Overloading assignment operator

Peter Otten __peter__ at web.de
Wed Jan 24 00:07:35 CET 2007


Steven D'Aprano wrote:

> On Tue, 23 Jan 2007 19:42:01 +0100, Peter Otten wrote:
> 
>> Achim Domma wrote:
>> 
>>> I want to use Python to script some formulas in my application. The user
>>> should be able to write something like
>>> 
>>> A = B * C
>>> 
>>> where A,B,C are instances of some wrapper classes. Overloading * is no
>>> problem but I cannot overload the assignment of A. I understand that
>>> this is due to the nature of Python, but is there a trick to work around
>>> this?
>> 
>>>>> class D(dict):
>> ...     def __setitem__(self, key, value):
>> ...             print key, "<--", value
>> ...             dict.__setitem__(self, key, value)
>> ...
>>>>> namespace = D(B=42, C=24)
>>>>> exec "A = B * C" in namespace
>> A <-- 1008
> 
> Very clever, except:
> 
> (1) The Original Poster's requirement was for a "clean syntax" and
> 'exec "A = B * C" in namespace' is anything but a clean syntax.
> 
> (2) The O.P. specifies that the syntax is for use by his users. We don't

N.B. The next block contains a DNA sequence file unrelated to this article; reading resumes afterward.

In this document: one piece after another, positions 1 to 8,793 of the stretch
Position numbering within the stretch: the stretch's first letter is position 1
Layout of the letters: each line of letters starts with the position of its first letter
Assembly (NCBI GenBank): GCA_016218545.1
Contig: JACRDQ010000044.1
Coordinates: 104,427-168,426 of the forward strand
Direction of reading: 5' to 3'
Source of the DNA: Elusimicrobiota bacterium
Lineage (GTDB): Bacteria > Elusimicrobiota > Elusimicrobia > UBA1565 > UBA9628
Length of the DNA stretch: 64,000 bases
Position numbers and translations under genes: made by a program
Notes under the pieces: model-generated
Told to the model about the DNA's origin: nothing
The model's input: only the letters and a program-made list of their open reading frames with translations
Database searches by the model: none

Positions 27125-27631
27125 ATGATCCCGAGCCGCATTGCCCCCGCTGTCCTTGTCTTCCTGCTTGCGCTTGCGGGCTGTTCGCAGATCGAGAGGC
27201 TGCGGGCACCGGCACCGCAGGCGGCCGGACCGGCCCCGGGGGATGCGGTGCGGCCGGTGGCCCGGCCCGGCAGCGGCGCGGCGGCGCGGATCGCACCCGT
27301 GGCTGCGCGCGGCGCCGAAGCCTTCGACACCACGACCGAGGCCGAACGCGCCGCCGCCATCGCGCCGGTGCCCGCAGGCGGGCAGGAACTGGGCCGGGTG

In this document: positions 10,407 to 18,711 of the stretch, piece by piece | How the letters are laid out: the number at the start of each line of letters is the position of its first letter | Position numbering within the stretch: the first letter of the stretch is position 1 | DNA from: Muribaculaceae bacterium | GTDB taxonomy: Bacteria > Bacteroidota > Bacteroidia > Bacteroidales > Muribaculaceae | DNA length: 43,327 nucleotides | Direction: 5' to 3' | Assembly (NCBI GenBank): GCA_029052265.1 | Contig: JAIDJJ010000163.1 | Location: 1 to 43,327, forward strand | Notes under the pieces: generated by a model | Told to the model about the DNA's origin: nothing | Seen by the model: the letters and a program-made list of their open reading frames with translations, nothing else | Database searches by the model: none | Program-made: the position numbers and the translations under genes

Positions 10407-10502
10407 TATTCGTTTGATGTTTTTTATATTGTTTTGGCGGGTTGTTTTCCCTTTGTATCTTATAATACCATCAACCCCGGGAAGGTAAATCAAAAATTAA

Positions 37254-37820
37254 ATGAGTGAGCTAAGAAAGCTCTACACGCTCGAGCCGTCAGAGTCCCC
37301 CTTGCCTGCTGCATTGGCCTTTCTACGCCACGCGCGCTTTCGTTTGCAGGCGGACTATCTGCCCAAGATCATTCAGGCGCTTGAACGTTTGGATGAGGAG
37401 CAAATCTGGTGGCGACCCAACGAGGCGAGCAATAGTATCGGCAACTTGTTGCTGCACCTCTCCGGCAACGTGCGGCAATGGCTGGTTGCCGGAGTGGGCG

> know who these users are, but can you see users getting this right and not
> ignoring the namespace argument?

I thought he might hide everything but the expression

A = B * C

from the user.
 
> (3) Even if they do use the namespace argument, how hard is it for the
> users to break the security of your exec?
> 
>>>> exec "A = B * C;import os;os.system('ls -l break-something')" in
>>>> namespace
> A <-- 1008
> os <-- <module 'os' from '/usr/lib/python2.4/os.pyc'>
> -rw-rw-r-- 1 steve steve 0 Jan 24 08:27 break-something
> 
> Using exec on user-supplied data is just begging to be p0wned.

Yes. Unless the application is deployed to the user's machine, in which case
he has more straightforward methods to destroy his own data.

Peter




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